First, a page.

In terms of sound the DTA-70.1 is surprising in many ways. For starters it sounds nothing at all like the amplifier sections in most Integra or Onkyo receivers, which is what I was expecting. The DTA-70.1 has a far more laid back, full bodied sound that is spacious as opposed to the more direct, forward sound you'll find in many mass market amps and receivers. I connected the DTA-70.1 to my reference Onkyo receiver's preamp outs where it powered my five Noble Fidelity L-85 LCRS in-ceiling loudspeakers. In this configuration, the DTA-70.1's presence was immediately apparent, for the sound quality of my bedroom home theater improved dramatically. There was more detail, air and decay throughout which lent a greater sense of spaciousness and improved dynamics to the performance, be it music or movies. Midrange and treble clarity improved as the DTA-70.1 imparted more texture to the performance along with natural tone and weight which grounded things a bit when compared to my Onkyo receiver's internal amps. Soundstage-wise, the DTA-70.1 didn't disappoint, in fact it surprised me, for the depth of the soundstage seemed to extend back beyond my front wall an additional two to three feet, which it didn't do with just my Onkyo receiver calling the shots. In terms of soundstage width the DTA-70.1 wasn't as dramatic; however the level of detail and control exhibited throughout was. In terms of bass the DTA-70.1 was impressive though you're not about to mistake it for a Krell Evolution 402e or even a Mark Levinson No 533H, but still, for less than $2,000, the DTA-70.1 is no slouch.

Read about the high points and low points of the DTA-70.1 on Page 2.

Integra_DTA-70-1_multi-channel_amp_review_back.gifHigh Points
• The DTA-70.1 boasts all the channels of amplification you're likely ever to need and then some.
• Even with more channels than I'm sure most enthusiasts will ever need, the DTA-70.1 manages not to let them go to waste by allowing you to use the excess channels for bi or even tri-amping.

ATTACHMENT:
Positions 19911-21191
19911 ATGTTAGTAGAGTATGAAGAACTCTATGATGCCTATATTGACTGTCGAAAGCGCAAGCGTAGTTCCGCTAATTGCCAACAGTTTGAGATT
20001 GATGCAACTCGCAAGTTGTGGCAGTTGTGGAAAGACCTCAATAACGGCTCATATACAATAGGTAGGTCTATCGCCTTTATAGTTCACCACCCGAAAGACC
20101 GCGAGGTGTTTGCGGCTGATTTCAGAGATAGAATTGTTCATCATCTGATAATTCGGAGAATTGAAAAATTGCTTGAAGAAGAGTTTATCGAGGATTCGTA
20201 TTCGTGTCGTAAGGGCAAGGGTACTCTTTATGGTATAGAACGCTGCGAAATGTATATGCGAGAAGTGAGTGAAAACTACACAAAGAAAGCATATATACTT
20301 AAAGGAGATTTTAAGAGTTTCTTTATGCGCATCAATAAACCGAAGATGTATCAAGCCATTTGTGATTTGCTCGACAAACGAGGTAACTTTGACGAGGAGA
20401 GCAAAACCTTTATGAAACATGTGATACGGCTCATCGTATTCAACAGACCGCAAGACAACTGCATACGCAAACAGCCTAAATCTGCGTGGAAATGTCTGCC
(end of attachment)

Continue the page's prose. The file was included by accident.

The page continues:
• The DTA-70.1's fit and finish is mass market for sure but by no means ugly or poorly constructed; in fact while it doesn't boast the same specs as the slightly more expensive Parasound 5250v2, I find it to be better looking.
• The DTA-70.1 has both balanced and unbalanced connection options, which is great and somewhat surprising given its asking price.
• The DTA-70.1's sound quality is a noticeable improvement over most receivers, which is good news for I believe that most consumers will buy the DTA-70.1 to beef up their receiver-based home theaters.

Low Points
• Because the DTA-70.1 has nine channels of amplification things can get a little crowded around back if you use bulky speaker cables, especially ones terminated with spade lugs.
• The DTA-70.1 should have enough power to drive most any modern loudspeaker with an efficiency of 90dB or better to theater-like levels, though if you have a larger room or inefficient loudspeakers such as electrostatics the DTA-70.1 may not be enough juice for you.
• At the end of the day you'll have to decide if the DTA-70.1's extra channels are worth the extra money, for if you don't plan on adding height or effects channels to your existing five or seven speaker setup or if bi-amping isn't important to you, then you will be throwing some of the DTA-70.1's $1,800 asking price away.

Competition and Comparisons
At $1,800 the DTA-70.1's only real competition is the Onkyo PA-MC5500, which like the DTA-70.1 has nine channels of amplification with the same power rating. In fact the two appear to be identical in more ways than one, though I maintain that the DTA-70.1 is the better looking of the two; however I'm not sure if the DTA-70.1's "looks" are worth an additional $200 over the Onkyo.

Other notable and affordable multi-channel amps to consider are Outlaw Audio's 7500 at $1,599, Marantz's MM8003 at $2,399, Parasound's 5250v2 at $2,850 and of course Emotiva's XPA-5 at $899. For more information on these multi-channel amps and more please check out Home Theater Review's Multi-Channel Amplifier page.

For $1,800 retail the nine channel DTA-70.1 from Integra is a great way to juice up your current home theater receiver without going broke in the process. While some may find nine channels of amplification to be a bit overkill, they're not superfluous for they can be used to bi-amp your left and right mains if need be. Still, with the Onkyo PA-MC5500 boasting a similar form factor and identical specs, many might be swayed to spend less and get the Onkyo. I didn't have the Onkyo on hand to do a head-to-head comparison so I can only comment on the DTA-70.1's performance, which if you have the right loudspeakers is fabulous and worth an audition.

Additional Resources
• Read more multi-channel amp reviews by's staff.
• Find a pair of floorstanding speaker or bookshelf speakers for the DTA-70.1 to drive.
• Explore audiophile grade source components in our Source Component Review section.